Baby Road: Day 5 Part 1 & 2 by Bill Pike

Not that I had been a slug since our arrival in Chicago, but I needed some exercise. So, on the morning of Saturday, April 21, I resolved to head out early for a run down by the lakeshore.BR5

My only concern was the hamstring area of my left leg. Not sure how or when, but some muscle in there was out of sorts. And despite my efforts to be nice to the muscle, it was still bugging me when I go for a run. Interestingly, there are no problems while intensely riding a stationary bike.

Loaded with a strong dose of male stubbornness, I headed out. Within my first few turtle steps, I knew this run was a bad idea. But, my pig-headed mentality over ruled the practical side of my brain.

A gray sky, a 43-degree temperature, and an east wind greeted me. My path through the neighborhood revealed a still present drabness from winter.

On the fringes of the Lincoln Park Zoo, I found my familiar path. The crushed stone and sand crunched beneath my feet as I plodded behind fields used for softball and soccer. Next, was the footbridge over Lakeshore Drive that would take me to the Lakefront trails. At the crest of the bridge, the faint colors of a still rising sun came into view embedded in gray clouds.

I departed the bridge and hooked a left heading toward another familiar landmark, a windmill and a weathered statue of an American Indian perched on his horse. This carved out green space along the trail is a tranquil spot.

A few bike riders, runners, and walkers were out. Some were whipping by me, others like me trudging along. I saw one brave boater and three hopeful fishermen at the edge of the lake with tautly cast lines.

Sections along the trail revealed a landscape worn from winter’s whims. The sandy beaches needed a grooming to clear assorted debris. Signs of repair crews were present where segments of eroded asphalt and concrete had been cut away.

Lake Michigan’s surface barely moved in the light east wind. Once in a while the shoreline rippled from the slight push of a tiny wave.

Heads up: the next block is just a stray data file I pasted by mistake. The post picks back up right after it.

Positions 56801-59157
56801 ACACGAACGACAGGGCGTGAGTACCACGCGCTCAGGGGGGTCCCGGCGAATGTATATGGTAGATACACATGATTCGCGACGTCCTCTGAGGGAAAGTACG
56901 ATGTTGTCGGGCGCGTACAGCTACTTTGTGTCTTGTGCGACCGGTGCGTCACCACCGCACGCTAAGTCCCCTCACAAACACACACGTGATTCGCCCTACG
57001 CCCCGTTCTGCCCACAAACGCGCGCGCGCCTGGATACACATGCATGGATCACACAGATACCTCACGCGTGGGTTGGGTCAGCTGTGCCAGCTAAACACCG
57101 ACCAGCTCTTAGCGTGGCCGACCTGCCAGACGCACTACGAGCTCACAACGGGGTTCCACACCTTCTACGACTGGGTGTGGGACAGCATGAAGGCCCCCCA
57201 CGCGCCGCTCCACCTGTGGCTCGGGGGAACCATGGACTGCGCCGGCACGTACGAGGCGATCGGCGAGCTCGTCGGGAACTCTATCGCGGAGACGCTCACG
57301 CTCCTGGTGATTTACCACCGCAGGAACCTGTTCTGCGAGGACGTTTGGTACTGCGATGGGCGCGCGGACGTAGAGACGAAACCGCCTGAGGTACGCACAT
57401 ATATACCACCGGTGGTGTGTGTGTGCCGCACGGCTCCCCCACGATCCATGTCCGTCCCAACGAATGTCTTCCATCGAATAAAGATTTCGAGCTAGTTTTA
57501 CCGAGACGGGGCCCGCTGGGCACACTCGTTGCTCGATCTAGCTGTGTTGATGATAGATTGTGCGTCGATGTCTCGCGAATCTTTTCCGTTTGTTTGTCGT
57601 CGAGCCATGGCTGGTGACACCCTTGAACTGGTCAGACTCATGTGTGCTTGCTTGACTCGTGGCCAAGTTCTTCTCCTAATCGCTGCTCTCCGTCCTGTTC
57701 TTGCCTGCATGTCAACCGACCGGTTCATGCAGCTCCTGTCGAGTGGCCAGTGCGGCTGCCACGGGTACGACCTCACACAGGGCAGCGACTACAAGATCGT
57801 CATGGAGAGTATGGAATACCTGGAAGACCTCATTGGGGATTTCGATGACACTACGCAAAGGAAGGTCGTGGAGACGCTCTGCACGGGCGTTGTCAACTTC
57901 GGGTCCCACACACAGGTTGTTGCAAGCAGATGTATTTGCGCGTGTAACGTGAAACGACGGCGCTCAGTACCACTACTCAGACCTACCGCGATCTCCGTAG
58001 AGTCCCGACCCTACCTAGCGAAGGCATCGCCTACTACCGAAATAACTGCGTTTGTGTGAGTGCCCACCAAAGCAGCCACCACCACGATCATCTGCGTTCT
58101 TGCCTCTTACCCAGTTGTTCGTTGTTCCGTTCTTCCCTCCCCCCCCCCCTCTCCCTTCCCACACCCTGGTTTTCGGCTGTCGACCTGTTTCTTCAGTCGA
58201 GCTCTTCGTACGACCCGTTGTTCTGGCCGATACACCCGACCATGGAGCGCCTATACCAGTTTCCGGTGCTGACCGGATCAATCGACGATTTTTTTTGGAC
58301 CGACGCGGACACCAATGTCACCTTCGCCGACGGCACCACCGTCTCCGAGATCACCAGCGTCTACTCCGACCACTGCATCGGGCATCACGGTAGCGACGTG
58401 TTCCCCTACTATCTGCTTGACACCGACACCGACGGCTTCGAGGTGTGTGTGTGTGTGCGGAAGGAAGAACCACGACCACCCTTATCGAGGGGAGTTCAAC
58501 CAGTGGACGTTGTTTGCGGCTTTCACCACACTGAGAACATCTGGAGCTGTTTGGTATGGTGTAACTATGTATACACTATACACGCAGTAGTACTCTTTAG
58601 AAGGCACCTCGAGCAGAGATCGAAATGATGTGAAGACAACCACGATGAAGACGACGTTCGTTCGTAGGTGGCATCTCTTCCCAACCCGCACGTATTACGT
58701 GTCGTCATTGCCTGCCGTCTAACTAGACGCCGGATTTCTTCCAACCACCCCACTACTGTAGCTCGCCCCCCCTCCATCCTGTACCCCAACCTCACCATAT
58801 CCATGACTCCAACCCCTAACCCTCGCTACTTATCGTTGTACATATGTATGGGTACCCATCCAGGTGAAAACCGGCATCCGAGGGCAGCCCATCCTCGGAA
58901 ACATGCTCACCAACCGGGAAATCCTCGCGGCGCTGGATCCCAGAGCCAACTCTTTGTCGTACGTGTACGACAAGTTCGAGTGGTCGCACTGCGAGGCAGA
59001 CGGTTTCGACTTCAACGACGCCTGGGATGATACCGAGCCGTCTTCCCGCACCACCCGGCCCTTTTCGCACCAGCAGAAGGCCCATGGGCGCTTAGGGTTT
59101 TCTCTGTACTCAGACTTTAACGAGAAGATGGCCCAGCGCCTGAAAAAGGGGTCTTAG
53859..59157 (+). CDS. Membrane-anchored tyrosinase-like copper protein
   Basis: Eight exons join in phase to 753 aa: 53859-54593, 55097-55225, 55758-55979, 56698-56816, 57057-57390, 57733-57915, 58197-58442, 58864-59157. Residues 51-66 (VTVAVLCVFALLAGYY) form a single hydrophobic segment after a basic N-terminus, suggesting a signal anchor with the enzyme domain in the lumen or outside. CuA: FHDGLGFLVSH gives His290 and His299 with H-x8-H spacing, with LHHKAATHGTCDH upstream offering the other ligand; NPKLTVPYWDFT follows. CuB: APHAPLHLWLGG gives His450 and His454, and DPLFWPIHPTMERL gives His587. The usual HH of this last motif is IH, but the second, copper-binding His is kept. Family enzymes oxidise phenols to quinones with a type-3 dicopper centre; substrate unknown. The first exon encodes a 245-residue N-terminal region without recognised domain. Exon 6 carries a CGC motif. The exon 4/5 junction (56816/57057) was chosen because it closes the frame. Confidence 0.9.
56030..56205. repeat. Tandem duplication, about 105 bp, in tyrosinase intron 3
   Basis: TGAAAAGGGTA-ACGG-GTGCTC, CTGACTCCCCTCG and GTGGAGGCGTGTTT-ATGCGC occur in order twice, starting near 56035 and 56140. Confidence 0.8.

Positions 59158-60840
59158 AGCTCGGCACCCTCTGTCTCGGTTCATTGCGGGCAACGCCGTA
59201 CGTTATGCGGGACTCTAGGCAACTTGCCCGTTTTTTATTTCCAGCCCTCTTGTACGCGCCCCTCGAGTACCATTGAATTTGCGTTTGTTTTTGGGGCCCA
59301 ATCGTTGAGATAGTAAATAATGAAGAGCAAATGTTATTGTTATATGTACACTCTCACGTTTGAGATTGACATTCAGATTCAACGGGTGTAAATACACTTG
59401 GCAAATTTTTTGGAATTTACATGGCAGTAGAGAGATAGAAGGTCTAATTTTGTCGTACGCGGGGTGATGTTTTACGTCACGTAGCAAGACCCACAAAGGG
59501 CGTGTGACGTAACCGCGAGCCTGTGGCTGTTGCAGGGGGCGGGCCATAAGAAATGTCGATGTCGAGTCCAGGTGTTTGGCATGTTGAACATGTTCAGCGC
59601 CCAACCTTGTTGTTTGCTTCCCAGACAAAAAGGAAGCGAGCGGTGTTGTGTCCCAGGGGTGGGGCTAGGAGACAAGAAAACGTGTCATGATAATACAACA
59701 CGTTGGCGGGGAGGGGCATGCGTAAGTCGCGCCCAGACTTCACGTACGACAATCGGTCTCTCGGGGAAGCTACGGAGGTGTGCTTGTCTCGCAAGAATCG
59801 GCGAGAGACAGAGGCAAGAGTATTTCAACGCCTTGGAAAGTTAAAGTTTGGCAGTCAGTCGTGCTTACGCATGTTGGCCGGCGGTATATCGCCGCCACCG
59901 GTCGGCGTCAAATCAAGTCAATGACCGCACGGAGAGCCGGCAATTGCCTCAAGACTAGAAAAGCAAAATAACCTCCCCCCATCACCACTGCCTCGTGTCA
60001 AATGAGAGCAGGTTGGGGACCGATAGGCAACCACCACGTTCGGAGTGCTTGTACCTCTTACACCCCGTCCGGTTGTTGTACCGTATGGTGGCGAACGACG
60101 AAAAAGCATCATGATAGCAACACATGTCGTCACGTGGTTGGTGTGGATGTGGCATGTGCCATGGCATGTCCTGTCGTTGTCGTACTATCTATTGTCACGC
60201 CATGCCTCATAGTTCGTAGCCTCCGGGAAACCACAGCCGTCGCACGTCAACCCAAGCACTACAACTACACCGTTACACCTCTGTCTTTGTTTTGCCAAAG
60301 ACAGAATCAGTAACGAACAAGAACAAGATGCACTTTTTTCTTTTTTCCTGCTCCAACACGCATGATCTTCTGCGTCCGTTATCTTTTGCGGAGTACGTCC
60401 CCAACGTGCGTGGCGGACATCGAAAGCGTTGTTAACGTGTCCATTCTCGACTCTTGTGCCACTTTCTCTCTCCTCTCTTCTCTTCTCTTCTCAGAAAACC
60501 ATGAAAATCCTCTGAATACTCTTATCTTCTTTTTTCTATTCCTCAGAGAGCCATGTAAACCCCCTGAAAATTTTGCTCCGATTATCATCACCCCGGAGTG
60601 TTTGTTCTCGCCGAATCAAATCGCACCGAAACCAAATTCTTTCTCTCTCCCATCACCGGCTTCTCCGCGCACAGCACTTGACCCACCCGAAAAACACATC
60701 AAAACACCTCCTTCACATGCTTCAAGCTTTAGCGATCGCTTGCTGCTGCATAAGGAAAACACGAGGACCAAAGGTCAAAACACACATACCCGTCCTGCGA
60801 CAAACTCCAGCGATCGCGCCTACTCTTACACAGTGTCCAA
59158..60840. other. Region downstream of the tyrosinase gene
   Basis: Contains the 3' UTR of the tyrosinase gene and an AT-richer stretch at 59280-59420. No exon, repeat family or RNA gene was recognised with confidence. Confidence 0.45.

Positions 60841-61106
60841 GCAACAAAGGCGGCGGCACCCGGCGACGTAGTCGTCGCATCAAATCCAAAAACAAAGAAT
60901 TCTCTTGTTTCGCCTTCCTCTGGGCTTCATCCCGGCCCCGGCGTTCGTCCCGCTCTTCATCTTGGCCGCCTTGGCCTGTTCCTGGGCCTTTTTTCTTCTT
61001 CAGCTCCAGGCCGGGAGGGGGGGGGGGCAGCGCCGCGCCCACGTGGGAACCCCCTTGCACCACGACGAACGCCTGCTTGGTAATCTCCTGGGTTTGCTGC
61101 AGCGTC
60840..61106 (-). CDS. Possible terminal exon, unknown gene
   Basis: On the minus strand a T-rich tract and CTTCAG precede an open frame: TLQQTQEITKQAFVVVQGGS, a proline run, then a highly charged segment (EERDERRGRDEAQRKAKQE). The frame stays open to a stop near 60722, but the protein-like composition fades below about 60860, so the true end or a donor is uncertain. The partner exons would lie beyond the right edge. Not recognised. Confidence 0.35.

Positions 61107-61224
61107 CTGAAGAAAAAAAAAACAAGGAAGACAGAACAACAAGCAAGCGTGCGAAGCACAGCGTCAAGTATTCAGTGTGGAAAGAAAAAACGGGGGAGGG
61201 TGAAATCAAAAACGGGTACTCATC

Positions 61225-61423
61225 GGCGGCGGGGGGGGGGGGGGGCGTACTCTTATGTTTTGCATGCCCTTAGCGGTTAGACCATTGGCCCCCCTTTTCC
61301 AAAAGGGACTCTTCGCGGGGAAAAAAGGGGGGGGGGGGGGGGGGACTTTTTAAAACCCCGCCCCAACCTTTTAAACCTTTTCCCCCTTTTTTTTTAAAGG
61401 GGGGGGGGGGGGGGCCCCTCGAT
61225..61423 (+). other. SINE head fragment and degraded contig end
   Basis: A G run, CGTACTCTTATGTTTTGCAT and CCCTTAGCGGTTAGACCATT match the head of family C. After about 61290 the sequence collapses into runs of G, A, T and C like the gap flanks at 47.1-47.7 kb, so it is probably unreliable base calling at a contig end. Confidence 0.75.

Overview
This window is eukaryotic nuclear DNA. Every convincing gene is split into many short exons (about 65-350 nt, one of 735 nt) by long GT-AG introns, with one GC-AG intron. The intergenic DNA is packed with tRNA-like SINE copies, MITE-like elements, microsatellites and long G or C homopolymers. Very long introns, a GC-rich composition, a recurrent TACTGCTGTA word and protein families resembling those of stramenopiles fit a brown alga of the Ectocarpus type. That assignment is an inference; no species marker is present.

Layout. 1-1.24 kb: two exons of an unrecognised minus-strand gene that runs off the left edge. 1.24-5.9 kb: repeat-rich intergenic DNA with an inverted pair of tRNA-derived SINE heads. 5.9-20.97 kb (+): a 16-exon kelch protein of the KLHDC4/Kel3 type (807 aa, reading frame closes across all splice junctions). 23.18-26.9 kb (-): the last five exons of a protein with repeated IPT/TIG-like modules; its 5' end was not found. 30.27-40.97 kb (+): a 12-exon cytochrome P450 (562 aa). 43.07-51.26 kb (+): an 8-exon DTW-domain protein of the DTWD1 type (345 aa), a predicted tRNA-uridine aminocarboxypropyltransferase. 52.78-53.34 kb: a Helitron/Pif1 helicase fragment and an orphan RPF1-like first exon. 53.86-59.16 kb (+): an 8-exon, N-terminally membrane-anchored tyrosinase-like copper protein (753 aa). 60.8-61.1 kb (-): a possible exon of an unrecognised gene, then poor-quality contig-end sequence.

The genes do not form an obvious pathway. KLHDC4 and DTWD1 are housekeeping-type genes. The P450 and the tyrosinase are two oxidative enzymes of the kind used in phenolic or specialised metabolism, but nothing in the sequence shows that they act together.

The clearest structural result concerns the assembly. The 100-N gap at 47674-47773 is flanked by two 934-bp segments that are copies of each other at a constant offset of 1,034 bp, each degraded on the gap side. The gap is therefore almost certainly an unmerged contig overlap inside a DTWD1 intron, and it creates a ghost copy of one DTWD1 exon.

A younger runner passed me and said, “good work.” He must have known I was struggling as I was barely making turtle pace.

That windmill looked a lot closer when I started, now I hoped I could make it that far. Slowly, my old body delivered me to that point, and I made a right turn, then looped back to the left on to the trail.

On my way back, I noted a crow on a park bench picking through a random food container. The crow seemed content with the remnants left behind.

The skyline of the city was in front of me. From this distance, the city and its suburbs appeared deceptively at peace. I knew this was far from true.

I wondered what the world would be like for our grandson and all of the babies who were also born on April 19. That speculation instantly fills my brain with worry.

With every attempted stride on the way back, my body informed me—no more runs on this Chicago trip. I reluctantly accepted that order.

After breakfast and a shower, I had a kitchen chore to complete. This was followed with Nahna and the Princess leading a trip to the local Carters store followed by the ride down to the hospital.

Once in the hospital room, I encountered that deceptive peace again as I scanned the vast view of the city from the window in the room.

Resting comfortably in this mother’s arms, I hope that peace will not be a deception in our grandson’s world. I hope peace will become a reality for everyone.

Part II 

After our visit at the hospital on Saturday morning, a new game plan evolved. Our son-in-law, the Princess, and I would head back to Lincoln Park. Nahna would stay at the hospital with our daughter for a while.

Our son-in-law had some chores to do for the arrival of Hudson on Sunday. For the Princess, lunch and a nap were on the docket.

The Princess was a bit out of sorts with this transition, but she gradually came around for lunch and the nap.

Progress was made on the chores. With the paving complete on North Hudson Avenue, I made the short walk over to the next street to move our car back in front of the condo. After parking the car, I entered the lobby and found Fed Ex had dropped off some packages related to Hudson’s pending arrival. It took two trips, but the packages made it to the third floor.

Hopefully, I was going to be ready for the next challenge. With the Princess waking up from her nap, the plan was for her Dad to head back to the hospital and Nahna to return to Lincoln Park.

That meant I would be responsible for keeping the Princess happy until Nahna returned. Prior to making this trip, I wondered out loud if could bond with the Princess. Since our arrival on Wednesday morning, the Princess and I had been bonding.

Her father did a good job of explaining to her what was taking place. He left. There were no tears. We played.

Filling the newly acquired Princess castle with her stuffed animal friends, working on puzzles, and reading books helped to pass the time.

Nahna arrived, and my blood pressure went down.

 

 

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